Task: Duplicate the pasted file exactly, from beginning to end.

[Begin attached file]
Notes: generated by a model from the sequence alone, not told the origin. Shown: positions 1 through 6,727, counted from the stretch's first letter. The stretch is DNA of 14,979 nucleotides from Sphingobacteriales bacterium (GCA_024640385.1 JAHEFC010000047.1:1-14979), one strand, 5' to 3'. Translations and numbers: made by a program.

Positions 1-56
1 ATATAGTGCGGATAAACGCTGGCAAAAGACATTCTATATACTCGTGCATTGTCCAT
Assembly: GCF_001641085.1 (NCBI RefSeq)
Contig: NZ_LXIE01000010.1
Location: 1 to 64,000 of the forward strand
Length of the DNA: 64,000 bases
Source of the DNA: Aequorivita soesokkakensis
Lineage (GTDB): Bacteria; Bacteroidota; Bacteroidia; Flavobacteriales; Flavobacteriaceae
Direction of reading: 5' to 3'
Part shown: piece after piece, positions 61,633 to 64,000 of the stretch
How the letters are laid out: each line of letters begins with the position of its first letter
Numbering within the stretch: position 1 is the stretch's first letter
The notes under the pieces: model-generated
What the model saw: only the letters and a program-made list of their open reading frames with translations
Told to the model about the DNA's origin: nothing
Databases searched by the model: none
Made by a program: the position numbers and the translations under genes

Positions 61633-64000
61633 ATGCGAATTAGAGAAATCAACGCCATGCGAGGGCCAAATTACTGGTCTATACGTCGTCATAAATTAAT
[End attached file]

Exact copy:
Notes: generated by a model from the sequence alone, not told the origin. Shown: positions 1 through 6,727, counted from the stretch's first letter. The stretch is DNA of 14,979 nucleotides from Sphingobacteriales bacterium (GCA_024640385.1 JAHEFC010000047.1:1-14979), one strand, 5' to 3'. Translations and numbers: made by a program.

Positions 1-56
1 ATATAGTGCGGATAAACGCTGGCAAAAGACATTCTATATACTCGTGCATTGTCCAT
Assembly: GCF_001641085.1 (NCBI RefSeq)
Contig: NZ_LXIE01000010.1
Location: 1 to 64,000 of the forward strand
Length of the DNA: 64,000 bases
Source of the DNA: Aequorivita soesokkakensis
Lineage (GTDB): Bacteria; Bacteroidota; Bacteroidia; Flavobacteriales; Flavobacteriaceae
Direction of reading: 5' to 3'
Part shown: piece after piece, positions 61,633 to 64,000 of the stretch
How the letters are laid out: each line of letters begins with the position of its first letter
Numbering within the stretch: position 1 is the stretch's first letter
The notes under the pieces: model-generated
What the model saw: only the letters and a program-made list of their open reading frames with translations
Told to the model about the DNA's origin: nothing
Databases searched by the model: none
Made by a program: the position numbers and the translations under genes

Positions 61633-64000
61633 ATGCGAATTAGAGAAATCAACGCCATGCGAGGGCCAAATTACTGGTCTATACGTCGTCATAAATTAAT